Foetal alcohol syndrome (FAS) is a completely avoidable disability caused by the consumption of alcohol during pregnancy; it is the main cause of severe mental disabilities and stunted physical growth in babies. An alarming fact is that South Africa has one of the highest rates in the world, with a prevalence as high as 12.2% in some areas.
New research offers hope
While the effects have a debilitating impact on the child, animal research may have yielded a potential treatment for foetal alcohol spectrum disorder.
Two common medications reversed memory and learning problems in rats exposed to alcohol while in the womb, according to researchers at Northwestern University in Chicago. "We've shown you can interfere after the damage from alcohol is done. That's huge," study senior author Eva Redei said in a university news release.
The consumption of alcohol has a damaging effect on the foetus, resulting in several birth defects such as:
- Characteristic facial features including smaller eyes, a flattened nasal bridge and a thin upper lip
- Delayed development and mental handicap
- Physical growth deficiencies
- Heart defects
Currently, there is no treatment for foetal alcohol spectrum disorder, added Redei, a professor of psychiatric diseases affecting children and adolescents. For 10 days after birth, rat pups that were exposed to alcohol in the womb were given either the hormone thyroxine or the drug metformin.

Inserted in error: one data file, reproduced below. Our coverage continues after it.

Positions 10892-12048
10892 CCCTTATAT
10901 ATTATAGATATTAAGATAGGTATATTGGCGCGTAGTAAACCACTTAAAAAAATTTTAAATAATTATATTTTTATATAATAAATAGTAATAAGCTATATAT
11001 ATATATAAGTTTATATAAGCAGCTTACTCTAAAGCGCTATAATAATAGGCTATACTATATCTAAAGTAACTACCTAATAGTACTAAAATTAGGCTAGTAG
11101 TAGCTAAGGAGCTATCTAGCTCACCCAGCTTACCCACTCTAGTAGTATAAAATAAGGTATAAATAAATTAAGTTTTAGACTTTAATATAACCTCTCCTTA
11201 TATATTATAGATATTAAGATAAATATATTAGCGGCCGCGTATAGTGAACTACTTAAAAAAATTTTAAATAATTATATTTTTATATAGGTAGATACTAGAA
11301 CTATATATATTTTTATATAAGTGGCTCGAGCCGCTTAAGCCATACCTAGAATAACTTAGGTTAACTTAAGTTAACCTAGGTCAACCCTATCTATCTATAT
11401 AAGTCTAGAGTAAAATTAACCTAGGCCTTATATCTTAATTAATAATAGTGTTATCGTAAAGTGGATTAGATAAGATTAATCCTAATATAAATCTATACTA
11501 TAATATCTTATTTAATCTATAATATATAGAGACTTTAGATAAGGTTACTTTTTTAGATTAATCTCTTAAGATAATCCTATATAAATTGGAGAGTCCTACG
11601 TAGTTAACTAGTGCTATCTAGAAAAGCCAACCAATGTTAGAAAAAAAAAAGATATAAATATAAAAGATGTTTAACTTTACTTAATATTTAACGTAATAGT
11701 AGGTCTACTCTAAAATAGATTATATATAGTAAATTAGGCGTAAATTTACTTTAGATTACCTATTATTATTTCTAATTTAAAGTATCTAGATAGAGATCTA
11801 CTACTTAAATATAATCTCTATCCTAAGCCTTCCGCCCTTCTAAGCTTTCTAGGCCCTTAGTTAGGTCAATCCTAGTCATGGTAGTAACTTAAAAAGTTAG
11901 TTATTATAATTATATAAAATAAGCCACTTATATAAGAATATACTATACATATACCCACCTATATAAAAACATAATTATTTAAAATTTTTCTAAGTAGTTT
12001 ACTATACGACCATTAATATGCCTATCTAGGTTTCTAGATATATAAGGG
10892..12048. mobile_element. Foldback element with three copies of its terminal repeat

Thyroxine is reduced in pregnant women who drink and in infants with foetal alcohol spectrum disorder. Metformin is an insulin sensitising drug that lowers blood sugar levels, which are higher in alcoholics, the study authors explained.
When they reached adulthood, the treated rats were tested and compared to rats that had been exposed to alcohol in the womb but not given either drug. The treated rats had no memory or learning problems, according to the study. The results were published in the journal Molecular Psychiatry.
Abstinence still best prevention
"There are women who drink before they are aware that they are pregnant, and women who do not stop drinking during their pregnancy," Redei said. "These women still can help their children's future, if the current findings work in humans, as well," she added.
That's a big question mark, however, as results of animal studies aren't always replicated in humans. Ideally, women should abstain from drinking while pregnant, "but unfortunately that does not always happen," Redei added.